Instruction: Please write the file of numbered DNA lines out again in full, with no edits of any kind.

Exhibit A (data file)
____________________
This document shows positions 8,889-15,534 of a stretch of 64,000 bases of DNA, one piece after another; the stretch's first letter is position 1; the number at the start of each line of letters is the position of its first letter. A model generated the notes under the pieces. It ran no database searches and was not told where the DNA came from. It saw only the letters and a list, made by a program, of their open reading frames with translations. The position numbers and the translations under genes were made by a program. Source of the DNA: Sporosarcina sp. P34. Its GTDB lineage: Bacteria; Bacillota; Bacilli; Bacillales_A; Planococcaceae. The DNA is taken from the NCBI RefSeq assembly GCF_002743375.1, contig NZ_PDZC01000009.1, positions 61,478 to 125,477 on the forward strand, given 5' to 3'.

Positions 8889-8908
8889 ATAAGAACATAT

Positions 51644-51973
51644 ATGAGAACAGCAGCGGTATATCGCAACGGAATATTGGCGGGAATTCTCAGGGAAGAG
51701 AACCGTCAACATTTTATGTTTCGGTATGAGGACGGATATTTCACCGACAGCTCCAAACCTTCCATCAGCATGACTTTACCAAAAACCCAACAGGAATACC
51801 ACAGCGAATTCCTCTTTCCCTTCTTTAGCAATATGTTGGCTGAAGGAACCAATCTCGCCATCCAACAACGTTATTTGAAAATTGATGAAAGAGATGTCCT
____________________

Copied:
This document shows positions 8,889-15,534 of a stretch of 64,000 bases of DNA, one piece after another; the stretch's first letter is position 1; the number at the start of each line of letters is the position of its first letter. A model generated the notes under the pieces. It ran no database searches and was not told where the DNA came from. It saw only the letters and a list, made by a program, of their open reading frames with translations. The position numbers and the translations under genes were made by a program. Source of the DNA: Sporosarcina sp. P34. Its GTDB lineage: Bacteria; Bacillota; Bacilli; Bacillales_A; Planococcaceae. The DNA is taken from the NCBI RefSeq assembly GCF_002743375.1, contig NZ_PDZC01000009.1, positions 61,478 to 125,477 on the forward strand, given 5' to 3'.

Positions 8889-8908
8889 ATAAGAACATAT

Positions 51644-51973
51644 ATGAGAACAGCAGCGGTATATCGCAACGGAATATTGGCGGGAATTCTCAGGGAAGAG
51701 AACCGTCAACATTTTATGTTTCGGTATGAGGACGGATATTTCACCGACAGCTCCAAACCTTCCATCAGCATGACTTTACCAAAAACCCAACAGGAATACC
51801 ACAGCGAATTCCTCTTTCCCTTCTTTAGCAATATGTTGGCTGAAGGAACCAATCTCGCCATCCAACAACGTTATTTGAAAATTGATGAAAGAGATGTCCT